Parashat Bechukotai includes the section known as the tokhecha, which describe the calamities that God threatens to bring upon Benei Yisrael should they reject His laws. He warns that they would be exiled from the Land of Israel and dispersed throughout other countries, and that those who survive will live in constant fear: “Those of you who remain – I shall bring dread into their hearts in the lands of their enemies, and the sound of a driven leaf will pursue them, and they will flee as though fleeing from the sword; they will fall without any pursuer” (26:36). The simple meaning of this verse is that the people will live under the constant threat of persecution, such that innocent noises – such as “the sound of a driven leaf” – will lead them to panic and cause them to flee and stumble.
Keli Yakar, however, creatively suggests that the Torah also alludes to a secondary tragedy of Benei Yisrael’s exile – the internecine fighting that will ensue. Though it could have been expected that the people’s shared suffering would tighten their bonds of loyalty and friendship and bring them closer together, the Torah, according to Keli Yakar, warns here that we are prone to turn against each other even more bitterly while enduring exile and persecution. Keli Yakar suggests that the rustling of the leaves mentioned in this verse alludes to the “rustling” of gossip and talebearing. Even as the people suffer the hostility of enemy nations, the Torah foresees, they will also endure the hostility of their fellow Jews, who will spread rumors about them and seek to harm their reputation. They will be “pursued” not only by external foes, but also by the “sound of a driven leaf” – the incessant gossip spoken about them. As Keli Yakar describes, “Everyone rejoices in his fellow’s misfortune, and it would be sweet for his mouth like honey if he finds an opportunity to speak derogatorily about his fellow.” Keli Yakar concludes: “In our generation, this characteristic alone suffices to prolong our exile.”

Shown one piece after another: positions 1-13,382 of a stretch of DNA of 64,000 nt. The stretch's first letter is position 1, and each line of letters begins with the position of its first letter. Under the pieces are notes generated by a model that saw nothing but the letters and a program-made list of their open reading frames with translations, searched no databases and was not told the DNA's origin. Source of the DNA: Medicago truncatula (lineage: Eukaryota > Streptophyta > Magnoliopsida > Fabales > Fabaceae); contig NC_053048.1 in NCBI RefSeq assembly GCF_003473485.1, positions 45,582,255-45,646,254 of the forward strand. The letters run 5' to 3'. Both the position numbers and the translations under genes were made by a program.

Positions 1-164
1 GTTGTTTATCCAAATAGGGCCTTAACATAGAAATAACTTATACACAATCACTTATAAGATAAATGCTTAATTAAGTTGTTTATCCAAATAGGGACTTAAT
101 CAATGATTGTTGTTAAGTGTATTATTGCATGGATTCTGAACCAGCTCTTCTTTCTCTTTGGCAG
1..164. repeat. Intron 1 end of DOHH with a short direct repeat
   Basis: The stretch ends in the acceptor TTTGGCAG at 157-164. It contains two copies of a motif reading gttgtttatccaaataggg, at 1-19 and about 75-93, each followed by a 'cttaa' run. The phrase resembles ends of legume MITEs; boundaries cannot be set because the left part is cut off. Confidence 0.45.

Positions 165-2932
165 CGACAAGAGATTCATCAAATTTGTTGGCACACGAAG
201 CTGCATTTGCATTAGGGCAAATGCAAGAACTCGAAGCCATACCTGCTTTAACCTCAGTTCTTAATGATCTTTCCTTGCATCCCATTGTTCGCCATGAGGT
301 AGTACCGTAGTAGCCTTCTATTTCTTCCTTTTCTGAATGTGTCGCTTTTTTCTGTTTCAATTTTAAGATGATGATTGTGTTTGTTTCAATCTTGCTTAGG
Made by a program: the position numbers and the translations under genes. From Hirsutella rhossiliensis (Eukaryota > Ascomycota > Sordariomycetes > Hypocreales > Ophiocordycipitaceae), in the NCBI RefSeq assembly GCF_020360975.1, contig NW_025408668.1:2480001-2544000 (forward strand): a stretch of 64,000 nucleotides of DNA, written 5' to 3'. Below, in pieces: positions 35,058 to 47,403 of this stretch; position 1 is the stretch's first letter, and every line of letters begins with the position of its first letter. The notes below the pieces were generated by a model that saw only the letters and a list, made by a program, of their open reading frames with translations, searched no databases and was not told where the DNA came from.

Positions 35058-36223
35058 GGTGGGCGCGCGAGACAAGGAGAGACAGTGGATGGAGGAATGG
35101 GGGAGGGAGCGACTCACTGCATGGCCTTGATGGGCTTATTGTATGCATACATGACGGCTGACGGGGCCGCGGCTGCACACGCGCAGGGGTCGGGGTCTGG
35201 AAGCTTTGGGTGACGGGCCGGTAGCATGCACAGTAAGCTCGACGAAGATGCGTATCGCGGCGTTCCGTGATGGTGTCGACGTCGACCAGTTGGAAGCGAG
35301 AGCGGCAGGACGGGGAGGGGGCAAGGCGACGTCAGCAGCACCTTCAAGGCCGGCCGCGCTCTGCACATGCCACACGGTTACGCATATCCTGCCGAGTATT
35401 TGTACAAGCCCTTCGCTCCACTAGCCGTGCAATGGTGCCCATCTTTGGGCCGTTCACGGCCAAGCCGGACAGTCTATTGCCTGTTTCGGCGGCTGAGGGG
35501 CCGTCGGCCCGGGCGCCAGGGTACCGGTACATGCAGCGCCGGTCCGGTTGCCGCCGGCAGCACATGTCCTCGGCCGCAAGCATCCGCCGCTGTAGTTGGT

While Keli Yakar’s comments are clearly intended to draw attention to the gravity of gossip, they also convey an important lesson for those about whom the gossip is spoken. The Torah here speaks of a perfectly innocent, harmless noise – “the sound of a driven leaf” – which will cause undue panic and make people flee despite there being no pursuer. According to Keli Yakar’s reading, then, the verse teaches us to put the “noise” of offensive speech about us in proper perspective. When somebody knows he is the subject of rumors, that people are speaking disparagingly about him behind his back, it might appear as though he is being “pursued,” and he might, understandably, “panic” and feel so ashamed that he wants to “flee.” However, Keli Yakar’s reading of this verse perhaps instructs that this reaction is, very often, unnecessary, that the “noise” of gossip should not be taken quite as seriously as it might at first seem. Of course, when we speak, we must recognize the harm that our inappropriate speech about other people could potentially cause, and avoid such speech. However, when we are the subject of other people’s inappropriate speech, we are advised to approach it, to the best of our ability, as “the sound of a driven leaf,” to remember that even when we might feel that we are “pursued,” this is not always the case. By putting people’s “rustling” about us into perspective, we can, in many instances, spare ourselves pain and humiliation, and not allow the words spoken to disturb us more than they need to.